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Harvest results are in from the first year of research at Frontier's site to investigate control of blackgrass.

Chris Harrold, who is leading the project at Staunton near Newark, says, "The plant and head count figures for this year have shown some encouraging differences. For example, delaying drilling from mid September until mid October in autumn 2011 resulted in a 44% reduction in the number of blackgrass heads/m2 in the crop (as counted in June 2012). This is a significant reduction given the lack of rain at the trial site last autumn."

Staunton - harvest results 2012

Establishment system

Blackgrass heads/m2 June 2012

Yield t/Ha

September 2012

Plot 1  Continuous plough October sown winter wheat



Plot 2  Rotational plough October sown winter wheat



Plot 3  Min till September sown winter wheat



Plot 4  Spring wheat sown February



Plot 5  Min till September sown winter wheat low seed rate



Plot 5  Min till September sown winter wheat high seed rate



Plot 6  Min till October sown winter wheat low seed rate



Plot 6  Min till October sown winter wheat high seed rate



Plot 7  Direct drilled October winter wheat



Other positive differences were noted where higher seed rates were employed and between the different establishment techniques. However, the most significant reduction in blackgrass heads has been in the spring sown wheat plot. While spring crops will not appeal to everyone they should not be dismissed outright as their place in the rotation could become important in the fight to control difficult grass weeds such as black grass.

325The yield results recently taken from the site have generally reflected the differences seen in the black grass populations across the plots earlier in the season. The autumn sown crops have yielded more where establishment was delayed until October, regardless of the cultivation technique used. Yields were also greater where higher seed rates were sown, which is more surprising as the differences in black grass populations was not as great earlier on. Spring sown wheat also yielded comparatively well. With lower overall costs of production and a very low potential blackgrass seed return, the benefits provided to those who can grow spring wheat are clear.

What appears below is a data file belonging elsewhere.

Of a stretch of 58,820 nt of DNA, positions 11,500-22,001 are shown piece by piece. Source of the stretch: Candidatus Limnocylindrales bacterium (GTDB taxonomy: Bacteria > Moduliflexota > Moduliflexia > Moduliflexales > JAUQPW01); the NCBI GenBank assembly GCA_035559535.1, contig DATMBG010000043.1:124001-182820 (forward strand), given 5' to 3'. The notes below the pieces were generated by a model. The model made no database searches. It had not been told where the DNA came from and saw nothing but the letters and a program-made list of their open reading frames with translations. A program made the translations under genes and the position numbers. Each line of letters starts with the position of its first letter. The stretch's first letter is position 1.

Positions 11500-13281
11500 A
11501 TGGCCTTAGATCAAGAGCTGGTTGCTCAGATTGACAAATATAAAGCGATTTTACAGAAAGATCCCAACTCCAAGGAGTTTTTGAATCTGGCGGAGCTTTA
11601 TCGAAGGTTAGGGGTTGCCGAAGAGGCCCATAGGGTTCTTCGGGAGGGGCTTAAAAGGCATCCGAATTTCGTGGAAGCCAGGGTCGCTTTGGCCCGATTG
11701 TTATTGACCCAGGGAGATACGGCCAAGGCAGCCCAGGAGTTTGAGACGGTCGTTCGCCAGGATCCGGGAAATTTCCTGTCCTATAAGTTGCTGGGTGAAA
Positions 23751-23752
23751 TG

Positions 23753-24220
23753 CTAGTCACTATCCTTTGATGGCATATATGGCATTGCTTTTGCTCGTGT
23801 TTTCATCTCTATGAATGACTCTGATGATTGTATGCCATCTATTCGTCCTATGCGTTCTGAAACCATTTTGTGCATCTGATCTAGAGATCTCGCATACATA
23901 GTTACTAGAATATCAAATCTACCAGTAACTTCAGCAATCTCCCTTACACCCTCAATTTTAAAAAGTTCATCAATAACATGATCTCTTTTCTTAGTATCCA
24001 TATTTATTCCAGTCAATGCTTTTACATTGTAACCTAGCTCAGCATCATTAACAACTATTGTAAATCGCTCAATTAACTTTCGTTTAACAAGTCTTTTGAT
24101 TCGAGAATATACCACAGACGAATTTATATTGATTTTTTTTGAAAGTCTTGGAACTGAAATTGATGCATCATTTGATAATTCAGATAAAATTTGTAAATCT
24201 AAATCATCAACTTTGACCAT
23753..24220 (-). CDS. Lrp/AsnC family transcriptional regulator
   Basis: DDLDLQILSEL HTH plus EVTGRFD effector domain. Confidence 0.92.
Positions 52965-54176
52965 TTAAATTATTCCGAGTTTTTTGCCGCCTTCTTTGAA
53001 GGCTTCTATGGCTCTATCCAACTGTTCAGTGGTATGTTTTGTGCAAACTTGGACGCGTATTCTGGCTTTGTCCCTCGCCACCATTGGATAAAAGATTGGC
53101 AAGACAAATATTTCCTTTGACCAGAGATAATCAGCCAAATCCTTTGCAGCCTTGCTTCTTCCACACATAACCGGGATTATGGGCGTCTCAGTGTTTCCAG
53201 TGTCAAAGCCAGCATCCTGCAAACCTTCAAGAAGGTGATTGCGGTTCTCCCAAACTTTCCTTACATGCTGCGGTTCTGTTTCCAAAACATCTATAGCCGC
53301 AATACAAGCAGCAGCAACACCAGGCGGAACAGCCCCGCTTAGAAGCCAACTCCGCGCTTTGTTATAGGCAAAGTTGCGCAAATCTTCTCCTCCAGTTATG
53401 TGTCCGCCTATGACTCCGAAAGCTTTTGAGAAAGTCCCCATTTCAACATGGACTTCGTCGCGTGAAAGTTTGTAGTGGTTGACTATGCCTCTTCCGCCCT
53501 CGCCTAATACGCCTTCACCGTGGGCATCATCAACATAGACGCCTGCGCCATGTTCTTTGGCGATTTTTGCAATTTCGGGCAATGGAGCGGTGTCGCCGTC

The long term project

The site near Newark has been selected due to a high population of resistant black grass and the project has been set up to challenge a whole range of management techniques and rotations to see how they work together. By making changes to different elements of the cropping plan and cultivation/establishment programme, control of grass weeds can be increased.

The focus of this project is to assess the cultural methods that can be used to minimise black grass seed return. This includes assessing the impact of employing different establishment techniques (minimum tillage, direct drilling and ploughing), in combination with different drilling dates and seed rates. There are also plots which examine more extreme measures including spring cropping, and winter wheat following a 12 month fallow. All plots are established using the host farm's equipment.

The plan is for the trial to run for four years which will allow data collection and comparison over a significant combination of methods. In this way Frontier will be able to show how these techniques influence the blackgrass population and crop yield and profitability over the course of a full rotation. This project also complements the work already being carried out on black grass control at other Frontier sites around the country.

Mr Harrold concludes, "The results from a single season at the site should not be taken in isolation as the key learning points are expected to come towards the end of this long term project. All of the learning points need to be judged in relation to each other to build a complete picture throughout the whole rotation - not just in one season. That will be the key to consistent control and profitability in the future."

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